Faculty Chairs Enhance Campaign’s Impact
by Matt Getty
April 1, 2011
Incumbents of faculty chairs who were recognized at the Jan. 28 event were, from left, Amy Farrell, Ted Pulcini, Ashton Nichols and CandieWilderman.
On Jan. 28, the transformational power of the First in America: Fulfilling Our Destiny capital campaign was celebrated at a board of trustees reception and dinner on campus.
Two new endowed faculty chairs were installed. Ashton Nichols, professor of English, and Candie Wilderman, professor of environmental studies, were named the new Walter E. Beach ’56 Distinguished Chairs in Sustainability Studies in a ceremony that underscored the importance of this emerging field and faculty-development support at Dickinson.
“One of the things endowed faculty chairs allow us to do is highlight academic strengths like sustainability studies,” said Neil Weissman, provost and dean of the college. “We have very quickly attained a status of national leadership in this field, and these chairs help show our commitment to sustainability as a cornerstone of not only our campus operations but also our curriculum.”
The new chairs are two of 16 endowed faculty chairs established through First in America. Cumulatively, they emphasize the impact the campaign has had on the college’s faculty. The more than $42 million in gifts toward First in America’s faculty-development goal has helped the college trim the student-faculty ratio from 12:1 to 10:1 and reduce the annual teaching load from six to five courses.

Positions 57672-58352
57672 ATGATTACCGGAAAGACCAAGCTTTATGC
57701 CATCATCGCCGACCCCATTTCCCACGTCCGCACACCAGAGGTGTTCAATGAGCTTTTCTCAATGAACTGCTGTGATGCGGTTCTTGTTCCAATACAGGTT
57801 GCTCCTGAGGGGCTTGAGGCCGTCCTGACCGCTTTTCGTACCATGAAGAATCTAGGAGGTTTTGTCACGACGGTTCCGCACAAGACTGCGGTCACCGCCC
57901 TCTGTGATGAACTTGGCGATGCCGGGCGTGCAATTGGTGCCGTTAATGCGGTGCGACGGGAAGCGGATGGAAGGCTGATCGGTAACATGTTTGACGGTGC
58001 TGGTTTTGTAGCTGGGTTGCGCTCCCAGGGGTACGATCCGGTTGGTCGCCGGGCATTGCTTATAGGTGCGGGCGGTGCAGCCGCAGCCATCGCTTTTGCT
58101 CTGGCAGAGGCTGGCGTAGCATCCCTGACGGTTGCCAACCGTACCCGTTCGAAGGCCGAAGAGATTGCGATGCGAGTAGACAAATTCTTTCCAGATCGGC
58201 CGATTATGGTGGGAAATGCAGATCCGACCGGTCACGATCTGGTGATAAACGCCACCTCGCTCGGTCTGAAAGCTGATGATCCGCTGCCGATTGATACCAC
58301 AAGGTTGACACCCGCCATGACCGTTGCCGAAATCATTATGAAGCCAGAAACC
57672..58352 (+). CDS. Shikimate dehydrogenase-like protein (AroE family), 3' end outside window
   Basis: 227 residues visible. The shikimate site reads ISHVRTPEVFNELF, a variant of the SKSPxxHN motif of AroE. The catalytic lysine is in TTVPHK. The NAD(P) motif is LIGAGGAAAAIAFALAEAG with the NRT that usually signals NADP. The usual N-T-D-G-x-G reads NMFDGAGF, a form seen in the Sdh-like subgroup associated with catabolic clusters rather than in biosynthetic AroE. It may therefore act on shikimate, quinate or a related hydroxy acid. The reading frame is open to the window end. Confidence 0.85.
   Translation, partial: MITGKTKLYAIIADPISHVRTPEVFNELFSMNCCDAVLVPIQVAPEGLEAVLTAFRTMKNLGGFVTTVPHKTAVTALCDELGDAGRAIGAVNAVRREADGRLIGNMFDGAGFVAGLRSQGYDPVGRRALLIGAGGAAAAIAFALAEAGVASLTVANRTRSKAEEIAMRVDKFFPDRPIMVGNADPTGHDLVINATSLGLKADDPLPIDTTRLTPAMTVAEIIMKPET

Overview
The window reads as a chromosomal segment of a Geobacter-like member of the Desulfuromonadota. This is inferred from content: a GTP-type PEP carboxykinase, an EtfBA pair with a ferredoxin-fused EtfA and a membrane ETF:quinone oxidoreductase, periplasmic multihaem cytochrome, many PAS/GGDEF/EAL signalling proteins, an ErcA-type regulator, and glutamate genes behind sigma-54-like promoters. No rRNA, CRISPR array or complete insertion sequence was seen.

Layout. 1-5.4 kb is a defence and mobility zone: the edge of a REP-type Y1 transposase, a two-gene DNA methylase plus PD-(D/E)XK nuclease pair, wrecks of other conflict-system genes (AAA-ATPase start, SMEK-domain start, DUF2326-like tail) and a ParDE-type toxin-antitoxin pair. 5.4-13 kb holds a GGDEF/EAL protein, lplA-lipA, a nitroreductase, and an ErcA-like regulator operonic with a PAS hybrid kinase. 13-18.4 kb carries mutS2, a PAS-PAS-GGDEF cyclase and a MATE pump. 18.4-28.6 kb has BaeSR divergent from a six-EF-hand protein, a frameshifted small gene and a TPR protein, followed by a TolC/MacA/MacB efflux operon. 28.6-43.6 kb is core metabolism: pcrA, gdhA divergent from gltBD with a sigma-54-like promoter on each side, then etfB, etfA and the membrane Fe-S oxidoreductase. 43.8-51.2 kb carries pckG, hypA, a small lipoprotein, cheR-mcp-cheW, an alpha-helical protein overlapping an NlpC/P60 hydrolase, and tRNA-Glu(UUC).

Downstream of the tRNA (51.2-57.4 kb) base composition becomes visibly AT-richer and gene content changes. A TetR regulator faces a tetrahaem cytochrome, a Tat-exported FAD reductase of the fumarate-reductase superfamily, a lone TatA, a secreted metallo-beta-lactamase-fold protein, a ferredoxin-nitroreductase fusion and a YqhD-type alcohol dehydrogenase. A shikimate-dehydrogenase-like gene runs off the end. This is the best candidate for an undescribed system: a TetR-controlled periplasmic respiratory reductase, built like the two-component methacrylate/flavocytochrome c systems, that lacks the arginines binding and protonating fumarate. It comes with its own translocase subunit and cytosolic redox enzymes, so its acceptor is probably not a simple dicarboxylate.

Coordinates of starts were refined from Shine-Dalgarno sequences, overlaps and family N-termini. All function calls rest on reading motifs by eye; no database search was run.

“Those developments have been essential in helping professors do the intensive work they do today,” Weissman explained. “The reduction in course load doesn’t just provide more time for scholarship, which is important; it provides more time for the one-on-one work our professors regularly do with students. There’s a wholly different way of teaching today. Faculty are working with students on internships, research and fieldwork. They’re giving them individualized attention, and you just can’t do all that unless you have the time.”
Nichols and Wilderman were not the only professors recognized at the event. Amy Farrell, professor of American studies, was named the John J. Curley ’60 and Ann Conser Curley ’63 Faculty Chair, which was vacated by Nichols; and Ted Pulcini, associate professor of religion, was named the Thomas Bowman Chair of Religion and Philosophy, replacing Philip Grier, who retired in December.
In addition, Weissman presented to the trustees the seven faculty members who earned tenure in 2010, Sarah Bair (education), Lucile Duperron (French), Phillip Earenfight (art and art history), Douglas Edlin (political science), Lars English (physics), David Kushner (biology) and Peter Sak (earth sciences).
Though First in America already has reached its $150-million goal, Weissman stressed that continued faculty-development support is vital for Dickinson’s future. The transition to a five-course teaching load, he said, is not entirely complete, since department chairs no longer have one fewer course than their peers to compensate for their extra work. He also noted that the new strategic plan’s focus on enhancing residential life and alumni connections will likely place more demands on faculty time, which means financial support for faculty development will be increasingly important.
“Small colleges are built around human resources, and Dickinson’s core human resource is its faculty,” he said. “They are the heart of this place, and the more strongly that heart beats, the better off we are.”